Contents - Next

This is the old United Nations University website. Visit the new site at

Articles based on an international workshop on iron-deficiency anaemia

Editorial introduction

International workshop on iron-deficiency anaemia

This issue of the Food and Nutrition Bulletin features seven papers presented at a workshop on "Iron Deficiency Anaemia" held in Jakarta, Indonesia, in November 1994. It was organized by the national Nutrition Research and Development Centre in Bogor, the SEAMO-TROPMED Regional Centre for Community Nutrition at the University of Indonesia, the UNICEF office for Indonesia, the Wageningen Agricultural University in the Netherlands, and the German technical assistance agency, GTZ. The results of recent regional studies on anaemia are described, and technical and operational measures formulated to combat irondeficiency anaemia are discussed.

Iron-deficiency anaemia is by far the most widely prevalent nutritional deficiency in the world, with serious consequences for individuals and populations affected. It has long been associated with weakness and tiredness. It is now also recognized that even mild to moderate anaemia and iron deficiency without anaemia have adverse consequences. These include decreased physical capacity and work performance of adolescents and adults, as well as impaired cognitive performance, behaviour, and growth of children.

According to WHO, overall rates for iron-deficiency anaemia in developing countries are 26% for men and nearly 50% for women and children. Ten per cent of infants in industrialized countries and 30% to 80% of those in developing countries are anaemic at one year of age. These children will have delayed psychomotor development, and when they reach school age will have impaired performance on tests of language skills, motor skills, and coordination that is equivalent to a 5 to 10 point deficit in IQ.

Impairment of cognitive performance has been reported for infants in Chile, Costa Rica, Guatemala, and Indonesia; pre-school children in Egypt, India, and Indonesia; schoolchildren in Thailand, Indonesia, Egypt, and India; and children, adolescents, and adults in the United States. These studies show that the effects of iron-deficiency anaemia in infancy and early childhood are not likely to be reversed by subsequent improvement in iron status. Most recently, iron-deficient teenage girls in Altoona, Pennsylvania, in the United States have been found to have retarded reaction time and other test performances that improve with iron supplementation.

Iron deficiency also results in increased morbidity from infections, particularly diarrhoea! and respiratory diseases. Where the prevalence of these diseases and iron deficiency is high, iron supplementation of deficient populations results in a decreased frequency of infectious episodes. The mechanisms identified include less response to lymphocyte stimulation, fewer natural killer cells and reduced interferon production, depressed delayed cutaneous hypersensitivity, and impaired phagocytic killing power.

Iron deficiency in child-bearing women increases maternal mortality, prematurity, and prenatal and perinatal infant loss. Favourable pregnancy outcomes are 30% to 45% less in anaemic mothers, and their infants have less than one-half of normal iron reserves. They then require more iron than is supplied by breastmilk at an earlier age than infants of normal birth weight.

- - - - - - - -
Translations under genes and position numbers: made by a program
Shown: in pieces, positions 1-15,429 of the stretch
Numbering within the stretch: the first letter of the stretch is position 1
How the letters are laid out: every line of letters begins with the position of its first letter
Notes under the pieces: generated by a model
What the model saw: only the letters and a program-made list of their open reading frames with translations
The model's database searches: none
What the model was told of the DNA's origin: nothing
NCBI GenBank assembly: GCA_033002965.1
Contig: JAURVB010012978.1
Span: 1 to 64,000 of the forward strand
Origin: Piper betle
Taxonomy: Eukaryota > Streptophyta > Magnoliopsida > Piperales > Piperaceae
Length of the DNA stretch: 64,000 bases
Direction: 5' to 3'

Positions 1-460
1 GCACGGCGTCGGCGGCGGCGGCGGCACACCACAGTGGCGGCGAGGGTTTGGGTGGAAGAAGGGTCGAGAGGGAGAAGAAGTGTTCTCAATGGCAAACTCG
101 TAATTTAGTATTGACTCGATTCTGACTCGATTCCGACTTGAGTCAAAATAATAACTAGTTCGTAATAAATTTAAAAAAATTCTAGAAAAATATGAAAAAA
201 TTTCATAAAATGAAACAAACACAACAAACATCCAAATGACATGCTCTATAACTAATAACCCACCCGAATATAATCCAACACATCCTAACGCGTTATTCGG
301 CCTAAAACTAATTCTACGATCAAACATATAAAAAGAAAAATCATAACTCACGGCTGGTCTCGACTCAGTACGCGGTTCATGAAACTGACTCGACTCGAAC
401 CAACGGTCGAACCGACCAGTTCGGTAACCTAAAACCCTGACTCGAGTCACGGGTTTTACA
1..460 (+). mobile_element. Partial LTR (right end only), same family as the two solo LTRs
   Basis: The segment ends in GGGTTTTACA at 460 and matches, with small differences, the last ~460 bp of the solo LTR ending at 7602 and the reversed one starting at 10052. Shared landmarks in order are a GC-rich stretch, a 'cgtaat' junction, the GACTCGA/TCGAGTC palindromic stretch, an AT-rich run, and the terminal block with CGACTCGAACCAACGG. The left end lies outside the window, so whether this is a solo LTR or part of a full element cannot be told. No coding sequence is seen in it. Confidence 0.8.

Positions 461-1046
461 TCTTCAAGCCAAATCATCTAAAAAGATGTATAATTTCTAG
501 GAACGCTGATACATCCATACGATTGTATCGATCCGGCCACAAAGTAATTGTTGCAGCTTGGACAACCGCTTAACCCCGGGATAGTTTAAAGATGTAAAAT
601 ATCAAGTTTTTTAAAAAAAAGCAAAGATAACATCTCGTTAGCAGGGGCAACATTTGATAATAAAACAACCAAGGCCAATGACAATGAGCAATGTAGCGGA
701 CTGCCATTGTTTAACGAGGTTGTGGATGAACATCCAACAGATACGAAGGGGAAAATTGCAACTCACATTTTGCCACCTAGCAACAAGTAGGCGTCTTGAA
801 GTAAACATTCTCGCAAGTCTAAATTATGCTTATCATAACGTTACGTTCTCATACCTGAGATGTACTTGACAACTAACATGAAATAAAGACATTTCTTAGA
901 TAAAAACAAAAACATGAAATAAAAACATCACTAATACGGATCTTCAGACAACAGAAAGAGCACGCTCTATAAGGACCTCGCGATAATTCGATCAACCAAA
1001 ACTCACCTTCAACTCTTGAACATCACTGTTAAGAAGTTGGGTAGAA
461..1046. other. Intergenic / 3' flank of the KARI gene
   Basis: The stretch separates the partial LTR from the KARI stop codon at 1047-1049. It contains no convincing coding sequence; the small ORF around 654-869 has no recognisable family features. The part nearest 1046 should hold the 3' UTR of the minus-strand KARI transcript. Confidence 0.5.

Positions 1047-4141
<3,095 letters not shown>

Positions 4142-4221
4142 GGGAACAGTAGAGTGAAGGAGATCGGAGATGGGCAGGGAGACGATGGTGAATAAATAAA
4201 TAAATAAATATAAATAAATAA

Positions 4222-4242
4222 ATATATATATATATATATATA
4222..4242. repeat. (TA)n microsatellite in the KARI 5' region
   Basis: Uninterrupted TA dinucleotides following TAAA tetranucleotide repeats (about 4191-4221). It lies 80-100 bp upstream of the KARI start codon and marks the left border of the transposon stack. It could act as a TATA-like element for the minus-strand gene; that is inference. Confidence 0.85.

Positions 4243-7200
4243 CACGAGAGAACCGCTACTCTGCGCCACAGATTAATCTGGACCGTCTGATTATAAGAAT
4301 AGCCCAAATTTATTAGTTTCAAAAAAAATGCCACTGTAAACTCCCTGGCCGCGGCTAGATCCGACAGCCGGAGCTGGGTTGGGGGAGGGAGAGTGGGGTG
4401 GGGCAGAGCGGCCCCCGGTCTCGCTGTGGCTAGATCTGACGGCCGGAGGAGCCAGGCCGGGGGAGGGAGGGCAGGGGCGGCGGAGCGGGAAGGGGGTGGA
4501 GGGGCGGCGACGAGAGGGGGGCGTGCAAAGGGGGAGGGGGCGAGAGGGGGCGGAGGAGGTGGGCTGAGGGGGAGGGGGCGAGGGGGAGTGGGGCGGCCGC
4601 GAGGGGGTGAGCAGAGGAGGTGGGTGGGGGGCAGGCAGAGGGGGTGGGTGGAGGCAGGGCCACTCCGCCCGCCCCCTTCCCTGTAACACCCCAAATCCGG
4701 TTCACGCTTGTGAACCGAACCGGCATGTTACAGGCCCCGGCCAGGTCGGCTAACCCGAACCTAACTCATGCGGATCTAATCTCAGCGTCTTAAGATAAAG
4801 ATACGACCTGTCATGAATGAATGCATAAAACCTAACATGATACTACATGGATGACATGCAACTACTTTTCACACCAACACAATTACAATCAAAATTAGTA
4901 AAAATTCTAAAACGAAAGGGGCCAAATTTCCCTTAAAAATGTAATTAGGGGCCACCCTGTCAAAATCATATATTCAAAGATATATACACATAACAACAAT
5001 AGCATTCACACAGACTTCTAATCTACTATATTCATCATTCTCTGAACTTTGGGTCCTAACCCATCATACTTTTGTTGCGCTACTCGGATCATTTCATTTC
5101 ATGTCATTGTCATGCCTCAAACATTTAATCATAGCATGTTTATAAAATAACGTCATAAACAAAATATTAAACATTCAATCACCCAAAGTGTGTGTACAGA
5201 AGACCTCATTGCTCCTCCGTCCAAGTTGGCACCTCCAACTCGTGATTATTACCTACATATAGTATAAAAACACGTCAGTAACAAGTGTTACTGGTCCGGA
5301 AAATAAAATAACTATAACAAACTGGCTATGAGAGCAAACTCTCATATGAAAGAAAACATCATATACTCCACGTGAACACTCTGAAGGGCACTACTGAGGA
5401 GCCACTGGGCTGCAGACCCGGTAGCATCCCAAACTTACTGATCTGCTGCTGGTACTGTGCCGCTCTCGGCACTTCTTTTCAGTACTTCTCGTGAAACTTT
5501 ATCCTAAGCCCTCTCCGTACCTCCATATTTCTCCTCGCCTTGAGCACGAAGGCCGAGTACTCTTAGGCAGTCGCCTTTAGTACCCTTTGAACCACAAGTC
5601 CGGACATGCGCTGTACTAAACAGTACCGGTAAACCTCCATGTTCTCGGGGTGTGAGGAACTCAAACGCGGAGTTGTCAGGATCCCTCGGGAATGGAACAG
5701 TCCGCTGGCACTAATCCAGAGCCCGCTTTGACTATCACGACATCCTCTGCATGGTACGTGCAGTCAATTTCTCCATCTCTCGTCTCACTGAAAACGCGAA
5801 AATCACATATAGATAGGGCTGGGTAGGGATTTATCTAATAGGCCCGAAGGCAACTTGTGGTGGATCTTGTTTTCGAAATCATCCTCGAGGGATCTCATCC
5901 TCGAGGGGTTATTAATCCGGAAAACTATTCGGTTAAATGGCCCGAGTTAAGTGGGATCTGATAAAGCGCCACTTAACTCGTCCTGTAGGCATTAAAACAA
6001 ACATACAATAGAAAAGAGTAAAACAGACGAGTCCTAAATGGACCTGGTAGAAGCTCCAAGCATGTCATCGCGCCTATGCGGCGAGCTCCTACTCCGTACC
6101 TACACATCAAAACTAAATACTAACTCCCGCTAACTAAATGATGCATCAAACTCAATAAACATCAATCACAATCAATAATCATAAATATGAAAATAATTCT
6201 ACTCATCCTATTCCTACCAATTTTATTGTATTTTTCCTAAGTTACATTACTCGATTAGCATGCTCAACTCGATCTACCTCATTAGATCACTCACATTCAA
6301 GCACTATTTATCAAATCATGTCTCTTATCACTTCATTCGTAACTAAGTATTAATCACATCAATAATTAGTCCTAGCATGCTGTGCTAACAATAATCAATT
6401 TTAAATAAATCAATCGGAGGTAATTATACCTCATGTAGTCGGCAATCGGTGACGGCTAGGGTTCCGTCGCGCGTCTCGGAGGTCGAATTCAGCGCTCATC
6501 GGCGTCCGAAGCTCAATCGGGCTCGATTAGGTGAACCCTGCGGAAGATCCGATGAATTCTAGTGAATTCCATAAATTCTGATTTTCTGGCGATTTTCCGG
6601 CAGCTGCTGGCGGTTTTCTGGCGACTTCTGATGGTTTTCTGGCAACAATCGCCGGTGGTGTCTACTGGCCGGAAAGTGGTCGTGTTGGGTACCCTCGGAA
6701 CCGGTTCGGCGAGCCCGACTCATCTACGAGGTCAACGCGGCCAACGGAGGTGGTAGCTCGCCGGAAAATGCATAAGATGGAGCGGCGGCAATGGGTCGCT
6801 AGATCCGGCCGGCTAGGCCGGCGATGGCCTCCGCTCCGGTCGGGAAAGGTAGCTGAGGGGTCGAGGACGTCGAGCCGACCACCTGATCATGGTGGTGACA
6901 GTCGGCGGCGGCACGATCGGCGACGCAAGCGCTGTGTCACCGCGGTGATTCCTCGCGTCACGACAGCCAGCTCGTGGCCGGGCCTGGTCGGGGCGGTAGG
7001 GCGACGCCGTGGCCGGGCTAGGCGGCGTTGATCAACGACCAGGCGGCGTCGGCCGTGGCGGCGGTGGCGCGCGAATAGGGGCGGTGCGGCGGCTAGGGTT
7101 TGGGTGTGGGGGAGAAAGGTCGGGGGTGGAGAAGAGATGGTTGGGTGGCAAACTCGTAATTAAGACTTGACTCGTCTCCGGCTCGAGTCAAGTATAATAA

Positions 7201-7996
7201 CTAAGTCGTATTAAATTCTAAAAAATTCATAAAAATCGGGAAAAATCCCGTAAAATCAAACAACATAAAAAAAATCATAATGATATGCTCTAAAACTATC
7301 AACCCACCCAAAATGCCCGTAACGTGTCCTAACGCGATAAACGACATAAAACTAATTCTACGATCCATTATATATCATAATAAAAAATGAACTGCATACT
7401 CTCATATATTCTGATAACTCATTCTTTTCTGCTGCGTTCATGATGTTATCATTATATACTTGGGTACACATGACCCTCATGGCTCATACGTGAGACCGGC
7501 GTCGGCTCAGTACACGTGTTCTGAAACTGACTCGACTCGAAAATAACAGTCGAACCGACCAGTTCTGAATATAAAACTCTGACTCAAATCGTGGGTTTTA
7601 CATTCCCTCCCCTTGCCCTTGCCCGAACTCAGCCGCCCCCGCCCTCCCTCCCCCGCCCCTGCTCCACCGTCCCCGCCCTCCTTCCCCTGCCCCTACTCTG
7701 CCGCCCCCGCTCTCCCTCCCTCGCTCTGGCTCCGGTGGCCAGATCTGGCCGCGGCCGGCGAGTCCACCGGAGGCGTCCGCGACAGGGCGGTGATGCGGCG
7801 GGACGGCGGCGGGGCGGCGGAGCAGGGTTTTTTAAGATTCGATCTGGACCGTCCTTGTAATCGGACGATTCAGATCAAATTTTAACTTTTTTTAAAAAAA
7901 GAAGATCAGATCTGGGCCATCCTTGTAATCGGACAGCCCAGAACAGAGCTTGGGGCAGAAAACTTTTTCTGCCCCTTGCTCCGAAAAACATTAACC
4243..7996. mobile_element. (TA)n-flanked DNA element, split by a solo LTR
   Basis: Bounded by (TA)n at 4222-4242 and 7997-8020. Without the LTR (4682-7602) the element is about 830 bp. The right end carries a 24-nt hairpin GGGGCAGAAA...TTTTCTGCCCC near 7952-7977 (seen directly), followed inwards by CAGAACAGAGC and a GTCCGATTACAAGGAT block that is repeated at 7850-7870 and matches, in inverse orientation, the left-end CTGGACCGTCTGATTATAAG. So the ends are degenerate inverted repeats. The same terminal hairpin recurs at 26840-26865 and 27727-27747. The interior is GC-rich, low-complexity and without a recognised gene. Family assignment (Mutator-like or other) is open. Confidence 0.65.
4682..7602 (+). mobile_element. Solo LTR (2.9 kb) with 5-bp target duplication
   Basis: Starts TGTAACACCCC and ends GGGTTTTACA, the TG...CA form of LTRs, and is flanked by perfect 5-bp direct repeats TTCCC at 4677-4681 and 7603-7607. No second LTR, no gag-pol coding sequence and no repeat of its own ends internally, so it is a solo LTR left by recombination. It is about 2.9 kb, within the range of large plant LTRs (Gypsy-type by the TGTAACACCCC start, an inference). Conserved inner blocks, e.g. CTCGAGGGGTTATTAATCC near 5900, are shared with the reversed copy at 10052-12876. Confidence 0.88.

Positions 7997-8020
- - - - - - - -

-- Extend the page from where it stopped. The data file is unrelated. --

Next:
Because the control of iron deficiency has been perceived by international and bilateral agencies and governments to be more difficult than that of vitamin A deficiency and iodine-deficiency disorders (IDD), national and international efforts directed at this problem have lagged far behind. As the papers and discussions of this workshop bring out, there is a hierarchy of available measures that each country must adapt to its needs. While dietary improvement is a long-term approach to be desired, more immediate control must focus on fortification of appropriate foods and supplementation of the most vulnerable groups. The ways in which these have been successfully employed in Indonesia are described. They can be effectively implemented by all of the many countries in which iron deficiency is prevalent.

The conquests of IDD and the less widespread and serious problem of vitamin A deficiency are being achieved in more and more countries as the result of a combination of national and international efforts, and the goals of the declarations of the 1990 Summit for Children and the 1994 International Congress of Nutrition for the elimination of these disorders. It is past the time when elimination of iron deficiency as a public health problem should receive first priority in public health nutrition efforts.

The argument that this will be more difficult than for vitamin A and iodine is false, especially since a weekly supplementation dosage has been demonstrated to be as effective as, and more acceptable than, daily administration, and new and more available iron sources for food fortification have been identified. If the same kind of global effort is devoted to this problem that has gone into the control of avitaminosis A and IDD in the past decade, there is no doubt that iron deficiency too can be drastically reduced in most developing countries by the year 2000.

Nevin S. Scrimshaw

Contents - Next